Try it yourself

At the time of writing, direct proxies are being prototyped in Firefox. I wrote a little shim that already implements the most recent API in terms of an older revision that is already available since Firefox 4. Just include this script in your page and you’re ready to play around with direct proxies (tested in Firefox 12). This is work-in-progress, so any feedback is more than welcome.

Mar 29, 2012 - Membranes in JavaScript

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Membranes are a powerful new feature enabled by Javascript proxies, with various use cases. The goal of a membrane is to fully isolate two object graphs. Before I can dive into more practical applications of membranes, I need to explain what a membrane is in more detail, so bear with me.

What is a membrane?

A membrane is a wrapper around an entire object graph, as opposed to a wrapper for just a single object. Typically, the creator of a membrane starts out wrapping just a single object in a membrane. The key idea is that any object reference that crosses the membrane is itself transitively wrapped in the same membrane. Object references typically cross the membrane in one direction (out->in) by passing parameters to an object’s method, and in the opposite direction (in->out) by being returned as a value from a method or by being thrown as an exception.

To ease speaking about membranes, I will use the term “wet objects” for objects that live inside of the membrane, and the term “dry objects” to refer to objects that live outside of the membrane. The key thing about membranes is that they convert any outbound reference to a wet object that crosses them into a proxy, which is a dry object representing the corresponding wet object on the other side of the membrane. Similarly, the membrane converts any inbound dry object reference into a proxy which is a wet object that represents the corresponding dry object on the other side of the membrane.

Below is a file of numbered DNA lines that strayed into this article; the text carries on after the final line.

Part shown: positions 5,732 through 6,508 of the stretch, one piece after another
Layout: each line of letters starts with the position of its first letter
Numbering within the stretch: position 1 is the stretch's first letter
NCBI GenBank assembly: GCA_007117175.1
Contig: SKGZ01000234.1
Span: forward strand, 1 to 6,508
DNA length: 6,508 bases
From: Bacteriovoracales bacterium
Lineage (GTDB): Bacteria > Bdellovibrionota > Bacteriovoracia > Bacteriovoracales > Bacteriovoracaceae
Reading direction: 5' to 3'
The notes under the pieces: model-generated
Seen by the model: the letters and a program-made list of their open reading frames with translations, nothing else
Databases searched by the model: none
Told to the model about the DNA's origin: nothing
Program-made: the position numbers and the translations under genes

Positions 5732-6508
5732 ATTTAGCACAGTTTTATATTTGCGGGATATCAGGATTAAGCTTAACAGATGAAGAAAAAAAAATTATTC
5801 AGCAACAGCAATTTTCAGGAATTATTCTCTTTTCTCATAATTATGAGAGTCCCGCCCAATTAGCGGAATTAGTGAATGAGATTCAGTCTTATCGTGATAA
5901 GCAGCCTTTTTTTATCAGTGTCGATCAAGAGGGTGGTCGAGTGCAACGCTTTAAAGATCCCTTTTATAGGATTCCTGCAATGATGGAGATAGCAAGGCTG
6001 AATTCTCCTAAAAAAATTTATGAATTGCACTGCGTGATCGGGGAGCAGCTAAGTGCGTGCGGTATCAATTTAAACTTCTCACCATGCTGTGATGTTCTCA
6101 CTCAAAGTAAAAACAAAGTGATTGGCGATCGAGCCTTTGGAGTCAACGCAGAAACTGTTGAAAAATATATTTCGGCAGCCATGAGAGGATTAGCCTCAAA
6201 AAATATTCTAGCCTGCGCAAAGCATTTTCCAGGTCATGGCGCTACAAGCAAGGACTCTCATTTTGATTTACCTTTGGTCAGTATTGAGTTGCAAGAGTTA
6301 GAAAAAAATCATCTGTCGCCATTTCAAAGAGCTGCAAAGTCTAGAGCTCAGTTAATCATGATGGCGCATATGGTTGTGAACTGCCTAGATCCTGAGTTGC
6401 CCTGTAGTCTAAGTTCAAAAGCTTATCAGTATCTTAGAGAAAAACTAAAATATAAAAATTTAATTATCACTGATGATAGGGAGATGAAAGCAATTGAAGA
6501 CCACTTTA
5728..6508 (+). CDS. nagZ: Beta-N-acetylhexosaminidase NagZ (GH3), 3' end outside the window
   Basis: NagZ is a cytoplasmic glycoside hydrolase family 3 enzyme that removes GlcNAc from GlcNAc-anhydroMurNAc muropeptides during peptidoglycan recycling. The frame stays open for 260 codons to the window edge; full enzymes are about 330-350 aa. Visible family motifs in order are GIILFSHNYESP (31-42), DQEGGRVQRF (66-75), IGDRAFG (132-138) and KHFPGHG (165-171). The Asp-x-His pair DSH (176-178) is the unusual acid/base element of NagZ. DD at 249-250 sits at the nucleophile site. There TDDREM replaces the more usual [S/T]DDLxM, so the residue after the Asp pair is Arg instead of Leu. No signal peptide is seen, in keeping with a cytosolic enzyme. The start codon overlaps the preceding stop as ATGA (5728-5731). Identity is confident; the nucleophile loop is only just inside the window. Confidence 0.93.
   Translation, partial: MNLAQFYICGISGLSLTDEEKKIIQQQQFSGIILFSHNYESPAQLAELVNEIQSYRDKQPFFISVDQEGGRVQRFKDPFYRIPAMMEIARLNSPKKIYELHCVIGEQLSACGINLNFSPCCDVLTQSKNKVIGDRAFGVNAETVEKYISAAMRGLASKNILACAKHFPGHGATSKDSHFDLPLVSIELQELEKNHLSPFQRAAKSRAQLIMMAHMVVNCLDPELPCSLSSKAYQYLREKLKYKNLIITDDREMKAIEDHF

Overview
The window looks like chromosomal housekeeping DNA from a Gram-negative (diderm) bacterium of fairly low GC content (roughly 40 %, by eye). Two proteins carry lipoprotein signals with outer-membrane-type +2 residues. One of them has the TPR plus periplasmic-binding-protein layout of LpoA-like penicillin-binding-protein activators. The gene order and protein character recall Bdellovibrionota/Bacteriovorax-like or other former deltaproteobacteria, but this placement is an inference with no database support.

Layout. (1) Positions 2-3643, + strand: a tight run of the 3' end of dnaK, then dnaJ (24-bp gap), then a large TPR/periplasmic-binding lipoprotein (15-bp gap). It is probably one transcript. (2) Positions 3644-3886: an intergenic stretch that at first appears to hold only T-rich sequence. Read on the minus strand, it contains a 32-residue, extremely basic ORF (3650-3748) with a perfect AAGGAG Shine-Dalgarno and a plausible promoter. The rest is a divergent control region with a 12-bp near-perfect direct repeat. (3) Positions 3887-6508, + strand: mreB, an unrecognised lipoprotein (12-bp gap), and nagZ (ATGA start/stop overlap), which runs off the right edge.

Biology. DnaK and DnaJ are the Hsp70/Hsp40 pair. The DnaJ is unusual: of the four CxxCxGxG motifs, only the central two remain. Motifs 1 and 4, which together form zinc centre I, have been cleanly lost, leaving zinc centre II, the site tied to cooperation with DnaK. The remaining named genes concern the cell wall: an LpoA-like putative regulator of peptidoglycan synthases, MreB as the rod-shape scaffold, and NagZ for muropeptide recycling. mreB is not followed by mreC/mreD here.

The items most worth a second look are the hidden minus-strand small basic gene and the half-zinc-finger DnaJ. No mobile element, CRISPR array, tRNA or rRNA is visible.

Here’s a simple example of how a membrane can be constructed:

var wetB = { y: 0 }
var wetA = { x: wetB }
var dryA = makeMembrane(wetA)

So now, dryA is a proxy to the corresponding wetA object. Once a dry wrapper like dryA is created, it is possible for clients to navigate transparently through the wrapped object graph via the dry wrapper, yet never getting a direct reference to the wet objects:

var dryB = dryA.x

Now, dryB is a wrapper for the corresponding wetB object. Typically, primitives are passed through the membrane unwrapped:

dryB.y === 0

After executing all this code, we end up with the following object graph:

Membrane 1</img>

The full circles represent regular Javascript objects, the half-circles represent proxies. Now, if we want to add references in the other direction, we’ll need to add a method to one of our wet objects: